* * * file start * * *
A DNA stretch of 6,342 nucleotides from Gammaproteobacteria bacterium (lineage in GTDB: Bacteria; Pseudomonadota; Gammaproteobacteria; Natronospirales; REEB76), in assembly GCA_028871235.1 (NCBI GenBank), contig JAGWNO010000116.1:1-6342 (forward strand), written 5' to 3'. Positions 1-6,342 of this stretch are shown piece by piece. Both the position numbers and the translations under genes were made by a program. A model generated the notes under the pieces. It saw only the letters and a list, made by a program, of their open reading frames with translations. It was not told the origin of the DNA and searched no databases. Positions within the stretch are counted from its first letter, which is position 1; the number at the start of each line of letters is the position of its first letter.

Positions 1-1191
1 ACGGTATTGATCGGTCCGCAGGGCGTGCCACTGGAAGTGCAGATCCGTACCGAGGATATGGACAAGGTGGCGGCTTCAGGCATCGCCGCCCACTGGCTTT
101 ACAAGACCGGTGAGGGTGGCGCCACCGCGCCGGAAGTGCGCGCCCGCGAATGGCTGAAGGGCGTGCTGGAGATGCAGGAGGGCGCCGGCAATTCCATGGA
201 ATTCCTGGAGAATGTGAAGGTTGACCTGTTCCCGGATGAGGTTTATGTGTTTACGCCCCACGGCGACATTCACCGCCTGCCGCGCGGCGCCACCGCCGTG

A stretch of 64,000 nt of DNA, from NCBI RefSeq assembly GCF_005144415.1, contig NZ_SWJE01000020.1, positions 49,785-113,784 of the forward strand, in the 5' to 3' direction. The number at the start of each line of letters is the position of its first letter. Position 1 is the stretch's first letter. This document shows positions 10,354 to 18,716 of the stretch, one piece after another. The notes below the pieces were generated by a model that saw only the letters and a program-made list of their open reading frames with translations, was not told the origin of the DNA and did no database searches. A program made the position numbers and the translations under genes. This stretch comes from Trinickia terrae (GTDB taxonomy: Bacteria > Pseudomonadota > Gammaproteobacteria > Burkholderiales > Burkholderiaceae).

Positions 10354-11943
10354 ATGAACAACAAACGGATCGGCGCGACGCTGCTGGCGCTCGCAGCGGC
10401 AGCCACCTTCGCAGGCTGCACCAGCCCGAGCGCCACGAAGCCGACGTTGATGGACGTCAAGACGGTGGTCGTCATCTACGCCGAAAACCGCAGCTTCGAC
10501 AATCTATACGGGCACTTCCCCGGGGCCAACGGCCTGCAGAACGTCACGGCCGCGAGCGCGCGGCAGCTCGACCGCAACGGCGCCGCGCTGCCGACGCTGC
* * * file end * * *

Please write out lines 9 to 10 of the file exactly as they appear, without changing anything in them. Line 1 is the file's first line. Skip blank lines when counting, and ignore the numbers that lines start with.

10401 AGCCACCTTCGCAGGCTGCACCAGCCCGAGCGCCACGAAGCCGACGTTGATGGACGTCAAGACGGTGGTCGTCATCTACGCCGAAAACCGCAGCTTCGAC
10501 AATCTATACGGGCACTTCCCCGGGGCCAACGGCCTGCAGAACGTCACGGCCGCGAGCGCGCGGCAGCTCGACCGCAACGGCGCCGCGCTGCCGACGCTGC